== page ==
02/12/2013 World News Today


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This is BBC World News Today with me, Zeinab Badawi.


Increasing pressure on the Ukrainian president to resign, as protesters


begin sealing off parts of the capital, Kiev. They have barricaded


Independence Square and government buildings in anger at a decision to


back away from the trade deal with the EU.


Syria's president, Bashar al-Assad, is for the first time directly


accused of war crimes by the United Nations Human Rights Commissioner.


But will the evidence against him ever go to trial?


Also coming up: British Olympic hero Tom Daley says he is in a


relationship with another man. What impact will this have on his career?


I think people will make a big deal of this. Is it a big deal? I don't


think so. And we will hear from Ivorian


midfielder Yaya Tour, this year's winner of the BBC African footballer


of the year. Hello and welcome. A tense standoff


is underway over Ukraine's future in the capital, Kiev. Thousands of


demonstrators have gathered for fresh protests, while other


activists are barricaded inside city hall. The unrest was triggered at


Ukraine's 11th hour decision to back away from a deal which would ensure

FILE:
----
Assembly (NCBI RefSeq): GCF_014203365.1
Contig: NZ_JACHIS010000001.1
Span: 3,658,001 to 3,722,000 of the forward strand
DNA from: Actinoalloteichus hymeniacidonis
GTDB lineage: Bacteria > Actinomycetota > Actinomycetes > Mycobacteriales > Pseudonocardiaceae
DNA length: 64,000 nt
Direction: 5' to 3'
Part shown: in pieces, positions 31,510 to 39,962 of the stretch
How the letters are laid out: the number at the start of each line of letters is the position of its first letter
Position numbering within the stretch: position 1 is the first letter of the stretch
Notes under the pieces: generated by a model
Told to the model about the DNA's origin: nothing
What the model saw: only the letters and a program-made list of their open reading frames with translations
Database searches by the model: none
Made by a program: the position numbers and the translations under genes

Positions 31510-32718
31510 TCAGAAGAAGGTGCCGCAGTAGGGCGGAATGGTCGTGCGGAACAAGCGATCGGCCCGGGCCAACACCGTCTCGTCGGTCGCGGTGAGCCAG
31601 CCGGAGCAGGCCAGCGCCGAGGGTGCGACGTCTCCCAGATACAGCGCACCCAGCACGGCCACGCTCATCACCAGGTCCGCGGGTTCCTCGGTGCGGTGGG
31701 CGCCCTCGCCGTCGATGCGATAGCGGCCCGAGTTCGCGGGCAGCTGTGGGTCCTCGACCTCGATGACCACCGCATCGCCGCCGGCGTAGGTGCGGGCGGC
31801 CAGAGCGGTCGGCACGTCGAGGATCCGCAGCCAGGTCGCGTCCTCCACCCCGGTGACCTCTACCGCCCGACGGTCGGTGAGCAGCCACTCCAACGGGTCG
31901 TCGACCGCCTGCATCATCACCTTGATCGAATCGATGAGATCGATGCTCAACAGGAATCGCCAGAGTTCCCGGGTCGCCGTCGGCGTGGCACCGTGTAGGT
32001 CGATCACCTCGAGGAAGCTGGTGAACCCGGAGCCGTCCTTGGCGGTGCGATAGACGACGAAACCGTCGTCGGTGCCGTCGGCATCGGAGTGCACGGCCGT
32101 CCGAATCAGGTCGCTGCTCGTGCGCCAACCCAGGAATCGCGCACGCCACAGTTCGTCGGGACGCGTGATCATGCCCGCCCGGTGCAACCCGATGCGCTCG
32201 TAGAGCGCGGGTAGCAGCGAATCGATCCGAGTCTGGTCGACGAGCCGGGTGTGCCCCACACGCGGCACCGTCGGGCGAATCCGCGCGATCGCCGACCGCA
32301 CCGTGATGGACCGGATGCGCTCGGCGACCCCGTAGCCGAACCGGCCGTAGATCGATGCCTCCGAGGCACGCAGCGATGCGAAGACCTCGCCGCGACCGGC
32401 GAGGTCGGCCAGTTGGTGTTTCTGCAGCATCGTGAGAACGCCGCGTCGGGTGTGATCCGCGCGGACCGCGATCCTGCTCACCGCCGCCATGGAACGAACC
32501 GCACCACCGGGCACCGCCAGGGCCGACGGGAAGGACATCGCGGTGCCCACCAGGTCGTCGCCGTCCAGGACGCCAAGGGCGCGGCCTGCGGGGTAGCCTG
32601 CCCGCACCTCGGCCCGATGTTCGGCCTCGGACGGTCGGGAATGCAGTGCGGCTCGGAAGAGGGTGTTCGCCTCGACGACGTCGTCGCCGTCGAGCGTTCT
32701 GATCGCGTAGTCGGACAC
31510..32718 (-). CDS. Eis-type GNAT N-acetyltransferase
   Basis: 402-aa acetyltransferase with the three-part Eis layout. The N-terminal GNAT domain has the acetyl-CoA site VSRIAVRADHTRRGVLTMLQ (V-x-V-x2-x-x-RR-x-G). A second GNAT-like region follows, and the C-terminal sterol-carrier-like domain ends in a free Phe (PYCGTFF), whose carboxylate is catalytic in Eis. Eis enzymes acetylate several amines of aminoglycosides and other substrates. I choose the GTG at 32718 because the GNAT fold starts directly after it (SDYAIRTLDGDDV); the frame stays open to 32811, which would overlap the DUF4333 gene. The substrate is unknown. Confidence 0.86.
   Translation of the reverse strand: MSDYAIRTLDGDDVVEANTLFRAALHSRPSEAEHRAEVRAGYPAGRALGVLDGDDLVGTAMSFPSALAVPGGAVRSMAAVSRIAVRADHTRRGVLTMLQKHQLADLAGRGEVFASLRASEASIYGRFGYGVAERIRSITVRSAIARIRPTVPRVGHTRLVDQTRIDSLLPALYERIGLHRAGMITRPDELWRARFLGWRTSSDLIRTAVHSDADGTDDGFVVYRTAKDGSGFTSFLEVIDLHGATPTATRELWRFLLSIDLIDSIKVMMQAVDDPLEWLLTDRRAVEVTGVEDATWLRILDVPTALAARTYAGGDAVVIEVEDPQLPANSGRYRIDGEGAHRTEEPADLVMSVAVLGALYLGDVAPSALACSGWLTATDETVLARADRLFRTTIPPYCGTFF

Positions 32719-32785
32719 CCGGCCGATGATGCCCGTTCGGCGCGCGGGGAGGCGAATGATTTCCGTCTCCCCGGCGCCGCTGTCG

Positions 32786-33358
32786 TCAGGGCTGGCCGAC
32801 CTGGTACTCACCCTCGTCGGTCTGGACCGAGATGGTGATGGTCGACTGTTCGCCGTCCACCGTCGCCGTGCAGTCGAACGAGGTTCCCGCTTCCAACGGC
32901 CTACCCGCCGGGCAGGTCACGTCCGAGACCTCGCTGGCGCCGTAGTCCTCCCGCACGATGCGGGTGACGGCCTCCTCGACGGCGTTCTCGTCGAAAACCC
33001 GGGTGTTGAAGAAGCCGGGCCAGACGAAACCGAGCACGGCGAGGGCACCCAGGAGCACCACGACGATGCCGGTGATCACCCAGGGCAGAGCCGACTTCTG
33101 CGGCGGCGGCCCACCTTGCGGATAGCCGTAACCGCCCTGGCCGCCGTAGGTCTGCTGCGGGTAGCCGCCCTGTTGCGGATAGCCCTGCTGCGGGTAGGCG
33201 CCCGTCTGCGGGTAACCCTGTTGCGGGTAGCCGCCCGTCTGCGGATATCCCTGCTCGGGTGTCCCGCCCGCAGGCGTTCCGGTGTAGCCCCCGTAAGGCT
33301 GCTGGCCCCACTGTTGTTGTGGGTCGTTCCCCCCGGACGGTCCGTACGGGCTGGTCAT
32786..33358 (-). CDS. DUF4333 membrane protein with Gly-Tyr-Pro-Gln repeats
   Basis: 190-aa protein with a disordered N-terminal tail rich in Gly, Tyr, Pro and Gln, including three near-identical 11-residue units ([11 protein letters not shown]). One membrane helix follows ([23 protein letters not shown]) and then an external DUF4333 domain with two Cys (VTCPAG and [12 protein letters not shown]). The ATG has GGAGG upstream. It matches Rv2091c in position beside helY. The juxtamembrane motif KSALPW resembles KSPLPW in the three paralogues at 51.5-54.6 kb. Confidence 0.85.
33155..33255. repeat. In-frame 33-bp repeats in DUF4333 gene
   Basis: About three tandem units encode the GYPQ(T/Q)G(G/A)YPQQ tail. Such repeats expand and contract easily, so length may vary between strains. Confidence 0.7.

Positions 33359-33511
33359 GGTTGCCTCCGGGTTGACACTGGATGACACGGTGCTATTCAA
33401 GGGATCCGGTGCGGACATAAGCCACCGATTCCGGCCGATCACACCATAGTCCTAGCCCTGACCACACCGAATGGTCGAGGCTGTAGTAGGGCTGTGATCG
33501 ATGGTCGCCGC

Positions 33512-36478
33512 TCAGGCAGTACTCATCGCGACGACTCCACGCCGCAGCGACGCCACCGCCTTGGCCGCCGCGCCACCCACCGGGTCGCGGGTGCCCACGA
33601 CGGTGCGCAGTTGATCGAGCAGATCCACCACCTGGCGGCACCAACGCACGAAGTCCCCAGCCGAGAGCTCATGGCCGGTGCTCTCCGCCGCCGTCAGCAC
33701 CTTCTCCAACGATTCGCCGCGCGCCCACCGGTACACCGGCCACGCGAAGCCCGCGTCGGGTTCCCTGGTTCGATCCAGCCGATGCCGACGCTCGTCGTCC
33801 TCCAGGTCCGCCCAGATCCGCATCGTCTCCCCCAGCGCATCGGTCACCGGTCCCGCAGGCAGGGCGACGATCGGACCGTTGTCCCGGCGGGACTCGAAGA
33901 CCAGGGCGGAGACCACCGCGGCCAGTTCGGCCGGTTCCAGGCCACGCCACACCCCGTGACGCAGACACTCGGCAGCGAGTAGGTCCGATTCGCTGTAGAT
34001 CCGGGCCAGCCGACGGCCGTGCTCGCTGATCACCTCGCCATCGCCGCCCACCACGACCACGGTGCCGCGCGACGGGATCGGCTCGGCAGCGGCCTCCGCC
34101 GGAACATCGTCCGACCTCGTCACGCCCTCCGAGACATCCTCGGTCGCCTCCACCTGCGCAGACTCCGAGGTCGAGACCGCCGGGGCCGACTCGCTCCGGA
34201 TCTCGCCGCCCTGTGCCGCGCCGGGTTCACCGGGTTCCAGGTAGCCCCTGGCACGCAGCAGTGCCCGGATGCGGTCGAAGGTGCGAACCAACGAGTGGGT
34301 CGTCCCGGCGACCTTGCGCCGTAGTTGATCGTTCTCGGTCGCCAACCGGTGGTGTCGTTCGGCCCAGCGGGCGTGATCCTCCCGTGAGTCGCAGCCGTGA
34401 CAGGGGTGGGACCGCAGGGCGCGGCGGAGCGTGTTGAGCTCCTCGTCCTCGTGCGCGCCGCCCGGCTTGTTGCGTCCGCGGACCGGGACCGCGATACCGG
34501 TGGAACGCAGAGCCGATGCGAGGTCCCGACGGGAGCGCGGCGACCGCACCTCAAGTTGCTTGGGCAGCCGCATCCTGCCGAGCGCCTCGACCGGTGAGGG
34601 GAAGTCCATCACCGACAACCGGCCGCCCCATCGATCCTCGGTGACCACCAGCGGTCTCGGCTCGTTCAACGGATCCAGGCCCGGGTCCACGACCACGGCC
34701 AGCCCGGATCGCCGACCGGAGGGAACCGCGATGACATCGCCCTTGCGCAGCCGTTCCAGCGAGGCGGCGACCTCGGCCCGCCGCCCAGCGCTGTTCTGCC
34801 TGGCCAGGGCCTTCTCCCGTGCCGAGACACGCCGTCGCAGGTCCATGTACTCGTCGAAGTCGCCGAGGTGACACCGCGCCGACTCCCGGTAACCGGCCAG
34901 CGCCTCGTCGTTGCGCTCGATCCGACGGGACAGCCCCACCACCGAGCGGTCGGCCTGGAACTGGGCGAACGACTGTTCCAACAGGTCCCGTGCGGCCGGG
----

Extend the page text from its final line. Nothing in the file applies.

closer ties with the European Union. This is the scene in the capital,


Kiev. Protesters are entrenched inside City Hall and have put up


barricades. Protesters now want President Viktor Yanukovich to


resign. People power on display in Kiev.


Protesters took to the streets to paralyse their government. They set


up roadblocks to stop officials getting to work. At government


headquarters, no door was left unguarded. It will be our victory if


they don't come inside. Protesters occupy Independence Square. They're


demanding closer links with Europe instead of Russia. Thousands spent


the night here. They spent all might building barricades using large


pieces of wood and metal. This is to stop police moving onto the square.


Yesterday, there are violent clashes between riot police and protesters.


More than 100 were injured. The opposition is demanding that the


president resign. But these demonstrators told me they are not


surprised. TRANSLATION: Whenever people take to the streets, our


president runs away. He is a coward. Not everyone in this country wants


closer links with the European Union. But these people believe that


the future of Ukraine lies to the west, and they blame their president